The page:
The discussion about Brexit made me realize that there might be an end to the globalization trend. People tend to give more weight to fear and threats and have nostalgic feelings about village-type of feelings of the midst of the previous century. It brings back the feeling of protection and privacy.
This inspired me to take some pictures of my own, secluded garden. More local is hardly possible. They were taken during a rainy day in June. On some of the leaves you can still see the rain drops. Here you will find the pictures of my garden. Please enjoy.
Globalization has brought us many things amongst which the Internet. Without this you would not be able to read this blog and see my picture. It makes sharing of knowledge and experience possible. In my opinion we are just at the start of further digitization of society, where location and time play a lesser role than communicating. Sharing my knowledge and experience both as a CS professor and as a photographer is on the top of my list. That is why I have my photography website.
I hope that the next generation can build further on the results we have obtained and the experiences we have gained and not based on nostalgic feelings about things that do not come back.
A couple of months ago I visited London for business reasons. I had to go to the Academy of Engineering. Walking through Regent Street I realized I had not been to London since ages. So, my family decided it was time to visit London for a long weekend. I had taken only one lens: my wide-angle lens (16-35mm).
The first day we spent in Westminster: London Eye, Big Ben, Westminster Abbey, House of Parliament, and via St Jam’s Park to Buckingham Palace. Here are the pictures of the first day.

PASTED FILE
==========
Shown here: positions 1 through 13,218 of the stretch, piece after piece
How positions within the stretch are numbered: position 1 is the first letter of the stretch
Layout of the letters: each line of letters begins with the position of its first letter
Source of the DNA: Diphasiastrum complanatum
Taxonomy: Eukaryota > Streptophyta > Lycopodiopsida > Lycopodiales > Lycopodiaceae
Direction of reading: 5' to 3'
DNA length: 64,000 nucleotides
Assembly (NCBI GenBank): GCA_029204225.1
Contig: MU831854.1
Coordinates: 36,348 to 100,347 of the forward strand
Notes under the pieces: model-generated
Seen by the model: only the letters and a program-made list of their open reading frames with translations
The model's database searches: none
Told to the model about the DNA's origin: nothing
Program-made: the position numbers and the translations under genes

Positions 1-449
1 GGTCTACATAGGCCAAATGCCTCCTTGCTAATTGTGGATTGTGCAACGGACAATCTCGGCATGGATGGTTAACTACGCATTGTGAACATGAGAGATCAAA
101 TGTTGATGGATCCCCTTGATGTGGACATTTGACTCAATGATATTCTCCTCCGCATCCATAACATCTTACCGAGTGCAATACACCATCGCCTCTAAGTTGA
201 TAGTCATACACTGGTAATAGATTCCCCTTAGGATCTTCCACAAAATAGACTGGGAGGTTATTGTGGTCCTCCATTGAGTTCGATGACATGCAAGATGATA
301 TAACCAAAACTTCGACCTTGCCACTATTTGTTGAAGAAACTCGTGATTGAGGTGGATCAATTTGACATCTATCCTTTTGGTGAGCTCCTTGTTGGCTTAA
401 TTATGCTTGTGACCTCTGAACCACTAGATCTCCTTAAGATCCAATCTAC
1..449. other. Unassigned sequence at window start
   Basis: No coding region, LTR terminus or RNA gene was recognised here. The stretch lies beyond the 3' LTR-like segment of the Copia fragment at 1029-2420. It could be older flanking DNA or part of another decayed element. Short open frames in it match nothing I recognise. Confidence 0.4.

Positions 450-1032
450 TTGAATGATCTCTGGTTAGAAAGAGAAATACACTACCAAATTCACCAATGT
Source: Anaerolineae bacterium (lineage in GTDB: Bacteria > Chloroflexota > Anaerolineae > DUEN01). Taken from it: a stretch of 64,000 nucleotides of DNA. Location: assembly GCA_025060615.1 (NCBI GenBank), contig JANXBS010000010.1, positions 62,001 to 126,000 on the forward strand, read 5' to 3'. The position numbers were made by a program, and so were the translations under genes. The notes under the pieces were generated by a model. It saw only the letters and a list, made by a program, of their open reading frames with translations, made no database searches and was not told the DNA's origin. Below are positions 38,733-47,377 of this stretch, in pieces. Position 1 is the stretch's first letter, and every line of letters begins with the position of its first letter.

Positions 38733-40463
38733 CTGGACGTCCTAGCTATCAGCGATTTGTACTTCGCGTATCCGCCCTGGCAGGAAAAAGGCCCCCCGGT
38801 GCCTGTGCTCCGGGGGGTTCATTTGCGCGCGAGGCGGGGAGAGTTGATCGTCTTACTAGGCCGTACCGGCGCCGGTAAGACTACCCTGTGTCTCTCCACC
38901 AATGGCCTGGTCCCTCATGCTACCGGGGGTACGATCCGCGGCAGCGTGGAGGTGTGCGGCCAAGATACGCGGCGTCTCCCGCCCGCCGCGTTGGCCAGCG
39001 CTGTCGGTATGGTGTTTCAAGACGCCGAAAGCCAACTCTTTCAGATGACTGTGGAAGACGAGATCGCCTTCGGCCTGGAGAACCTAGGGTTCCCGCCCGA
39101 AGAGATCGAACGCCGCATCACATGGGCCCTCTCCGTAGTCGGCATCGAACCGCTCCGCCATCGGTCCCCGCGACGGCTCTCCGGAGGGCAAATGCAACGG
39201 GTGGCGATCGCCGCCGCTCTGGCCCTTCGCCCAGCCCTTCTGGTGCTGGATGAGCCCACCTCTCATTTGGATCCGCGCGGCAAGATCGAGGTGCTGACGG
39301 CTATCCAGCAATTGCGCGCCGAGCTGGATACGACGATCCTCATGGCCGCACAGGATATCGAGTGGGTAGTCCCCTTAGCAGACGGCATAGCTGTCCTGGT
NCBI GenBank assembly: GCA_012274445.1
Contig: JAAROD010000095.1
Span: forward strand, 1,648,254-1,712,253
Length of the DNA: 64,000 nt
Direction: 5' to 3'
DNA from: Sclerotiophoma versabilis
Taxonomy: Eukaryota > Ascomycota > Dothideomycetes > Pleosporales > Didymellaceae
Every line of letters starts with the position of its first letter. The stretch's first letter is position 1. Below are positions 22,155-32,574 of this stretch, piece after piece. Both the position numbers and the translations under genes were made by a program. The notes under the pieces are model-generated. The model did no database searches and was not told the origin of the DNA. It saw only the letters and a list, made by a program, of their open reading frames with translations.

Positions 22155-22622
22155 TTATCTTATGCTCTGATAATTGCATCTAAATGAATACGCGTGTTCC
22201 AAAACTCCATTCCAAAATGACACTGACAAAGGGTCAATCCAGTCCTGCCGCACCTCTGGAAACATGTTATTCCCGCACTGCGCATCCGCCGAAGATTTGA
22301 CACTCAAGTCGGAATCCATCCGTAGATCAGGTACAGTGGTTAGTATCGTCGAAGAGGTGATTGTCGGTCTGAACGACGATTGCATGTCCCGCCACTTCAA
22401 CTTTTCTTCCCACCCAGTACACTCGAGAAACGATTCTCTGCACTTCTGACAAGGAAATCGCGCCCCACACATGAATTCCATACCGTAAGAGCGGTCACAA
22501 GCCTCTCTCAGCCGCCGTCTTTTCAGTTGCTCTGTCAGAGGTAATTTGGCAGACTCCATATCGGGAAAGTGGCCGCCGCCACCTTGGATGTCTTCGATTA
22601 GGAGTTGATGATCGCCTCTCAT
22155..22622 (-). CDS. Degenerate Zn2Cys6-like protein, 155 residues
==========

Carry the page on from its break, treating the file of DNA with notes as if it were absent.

The second day we past the area of the Horse Guards Parade on to Travalgar Square. From there via Regent Street to Piccadilly Circus. There we visited many nice shops, among which Hatchards Bookstore. This was a real treat. Although I am a man of digital gadgets it was really nice to visit a real bookstore. After that we had high tea in Fortnum & Mason. In the evening we strolled along the Thames. Here are the pictures of the second day.
The third day started at the Tower of London. We crossed the Tower Bridge and went through the area where the old warehouses for tea for example are renovated into apartments. From there we walked along the Thames all the way to Tate Modern. After paying it a visit we ended at St Paul’s Cathedral. Here are the pictures of the third day.
The whole weekend we had perfect weather. Actually, the last day was a bit warm so we visited Hyde Park.
I submitted seven pictures to Dreamstime, all were accepted.
As a computer scientist I have published quite a bit in journals and conference proceedings, however, I never published a book that was completely written by myself, except for my PhD thesis, of course. Probably unconsciously I am still looking for a way to publish a book.
Looking back at the trip to Peru, I realize that there is a lot of material waiting for an audience. Out of the more than 600 pictures I took, I selected 50 to submit to Dreamstime, all of which were accepted. By now, quite a few were sold.
Also, I wrote 10+ photoblogs about the places we visited in Peru and about the photographical aspects. On the whole, there is a lot of material available. So, the question is what are the steps to create a photo book.